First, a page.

[ILUG] Interesting article
bbrelin at openapp.biz
Thu Apr 28 20:22:55 IST 2005
On Thu, 2005-04-28 at 19:59, Rick Moen wrote:
> Quoting Braun Brelin (bbrelin at openapp.biz):
> > The other problem that we at OpenApp see with Linux deployments is
> > that the person in charge of doing this will operate the Linux systems
> > as a black box and nobody else knows what's going on. This leads to
> > problems if/when the person leaves.
> What's the downside? The Linux box will probably do its job without
> admin interference^Wassistance until doomsday or hard drive failure,
> whichever comes first. If the new guy is smart enough to leave the box
> the hell alone (other than following the "To add accounts, To remove
> accounts, To change passwords" sheets his predecessor left in the
> operations binder), then the firm's no worse off, and can always blow a
> small fortune on an MS-Windows-based replacement _later_, if it ever
> thinks it needs to. Meanwhile, that expense has been deferred.
Would that that were true. Unfortunately we've seen situations where
older Linux systems become unstable for one reason or another. I
recently went to a new customer because his named stopped working
correctly. They called us in a bit of a state because no one there know
how to debug these sorts of problems and their Linux admin had left.
> > We've seen sites where people rip out their Linux and go
> > back to MS because the person in question left, their replacement couldn't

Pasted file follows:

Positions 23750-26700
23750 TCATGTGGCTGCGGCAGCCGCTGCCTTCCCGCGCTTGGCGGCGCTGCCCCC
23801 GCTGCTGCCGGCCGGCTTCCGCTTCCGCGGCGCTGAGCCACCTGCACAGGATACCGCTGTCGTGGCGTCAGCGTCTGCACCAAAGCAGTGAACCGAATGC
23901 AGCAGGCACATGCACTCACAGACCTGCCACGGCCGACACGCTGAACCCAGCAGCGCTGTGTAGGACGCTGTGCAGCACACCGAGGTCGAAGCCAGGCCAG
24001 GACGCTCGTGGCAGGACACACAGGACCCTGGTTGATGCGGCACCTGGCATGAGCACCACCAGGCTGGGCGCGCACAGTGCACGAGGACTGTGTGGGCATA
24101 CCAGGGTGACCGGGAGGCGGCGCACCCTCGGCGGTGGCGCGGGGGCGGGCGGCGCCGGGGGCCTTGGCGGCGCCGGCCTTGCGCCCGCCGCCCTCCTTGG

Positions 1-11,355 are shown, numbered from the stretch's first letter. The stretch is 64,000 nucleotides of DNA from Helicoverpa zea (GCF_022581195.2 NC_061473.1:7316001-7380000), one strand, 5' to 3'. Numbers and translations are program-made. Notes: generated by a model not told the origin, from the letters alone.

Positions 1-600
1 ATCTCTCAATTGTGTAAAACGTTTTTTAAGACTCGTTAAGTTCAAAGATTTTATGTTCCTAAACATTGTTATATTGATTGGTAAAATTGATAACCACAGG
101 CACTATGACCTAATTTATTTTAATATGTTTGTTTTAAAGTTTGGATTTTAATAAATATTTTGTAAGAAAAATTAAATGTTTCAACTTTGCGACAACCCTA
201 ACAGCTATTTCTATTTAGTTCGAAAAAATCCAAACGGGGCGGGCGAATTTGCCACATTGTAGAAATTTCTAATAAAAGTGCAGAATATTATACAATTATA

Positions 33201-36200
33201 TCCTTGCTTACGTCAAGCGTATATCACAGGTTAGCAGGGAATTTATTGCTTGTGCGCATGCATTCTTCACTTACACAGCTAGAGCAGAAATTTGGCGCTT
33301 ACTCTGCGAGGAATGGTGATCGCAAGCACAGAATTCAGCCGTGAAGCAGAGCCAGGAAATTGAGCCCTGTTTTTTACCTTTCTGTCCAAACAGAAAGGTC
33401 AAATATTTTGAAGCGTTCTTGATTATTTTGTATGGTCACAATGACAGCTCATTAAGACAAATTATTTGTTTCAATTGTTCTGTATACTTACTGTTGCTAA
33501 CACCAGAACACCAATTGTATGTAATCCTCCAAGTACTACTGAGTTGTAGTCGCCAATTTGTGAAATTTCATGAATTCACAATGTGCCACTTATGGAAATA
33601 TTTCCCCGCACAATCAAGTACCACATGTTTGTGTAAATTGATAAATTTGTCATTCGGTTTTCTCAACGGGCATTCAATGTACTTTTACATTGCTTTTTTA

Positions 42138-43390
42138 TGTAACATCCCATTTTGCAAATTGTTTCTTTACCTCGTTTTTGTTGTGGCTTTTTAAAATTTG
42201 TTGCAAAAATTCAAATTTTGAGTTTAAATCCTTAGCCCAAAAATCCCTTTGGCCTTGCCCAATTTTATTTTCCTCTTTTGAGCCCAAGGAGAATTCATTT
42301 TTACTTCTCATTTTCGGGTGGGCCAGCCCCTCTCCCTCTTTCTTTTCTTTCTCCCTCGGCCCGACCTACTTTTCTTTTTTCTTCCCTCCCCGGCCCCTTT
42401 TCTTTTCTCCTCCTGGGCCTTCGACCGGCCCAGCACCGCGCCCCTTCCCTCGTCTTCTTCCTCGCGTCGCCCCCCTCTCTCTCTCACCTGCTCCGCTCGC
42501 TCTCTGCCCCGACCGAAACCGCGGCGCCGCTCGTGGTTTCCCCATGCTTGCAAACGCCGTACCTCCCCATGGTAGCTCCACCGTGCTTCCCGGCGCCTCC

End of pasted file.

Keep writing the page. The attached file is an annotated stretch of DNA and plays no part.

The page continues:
> > spell Linux, much less be able to administer it and thus, presto, MS wins
> > again.
> Ah, the predecessor forgot to create that "Administration for Dummies"
> binder. There's your problem.
> > It's important, especially if the company is a fairly small one, that
> > whoever manages the Linux/OSS installation do a couple of things:
> > 1. Document what they've done.
> > 2. Cross-train other IT employees
> Everyone gives lip service to "training", but, at companies where it
> occurs at all, it's often little more than a ritual exercise for people
> who refuse to read documentation. Try holding a brief quiz of employees
> on the subject matter before and after they attend "training", and I'll
> bet that the same people do well both before and after, and likewise the
> people who did poorly before do about the same after.
> For a lot of employees, "training" is a mini-vacation from their
> desks, and the clearing of a mental obstacle they erect against using
> something new: They don't _actually_ understand the thing significantly
> better than before, but no longer have any excuse for refusing to use
> it, because they (and their managers) know they've been "trained".
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